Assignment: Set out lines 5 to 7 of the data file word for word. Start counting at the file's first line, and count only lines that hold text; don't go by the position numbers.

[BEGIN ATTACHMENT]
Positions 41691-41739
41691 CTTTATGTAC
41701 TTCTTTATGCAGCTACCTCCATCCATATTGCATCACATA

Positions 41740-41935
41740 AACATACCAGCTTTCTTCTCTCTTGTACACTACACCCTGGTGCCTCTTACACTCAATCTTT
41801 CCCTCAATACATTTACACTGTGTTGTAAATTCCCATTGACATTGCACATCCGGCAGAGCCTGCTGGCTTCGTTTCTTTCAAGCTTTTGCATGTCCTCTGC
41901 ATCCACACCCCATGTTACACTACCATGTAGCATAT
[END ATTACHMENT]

41740 AACATACCAGCTTTCTTCTCTCTTGTACACTACACCCTGGTGCCTCTTACACTCAATCTTT
41801 CCCTCAATACATTTACACTGTGTTGTAAATTCCCATTGACATTGCACATCCGGCAGAGCCTGCTGGCTTCGTTTCTTTCAAGCTTTTGCATGTCCTCTGC
41901 ATCCACACCCCATGTTACACTACCATGTAGCATAT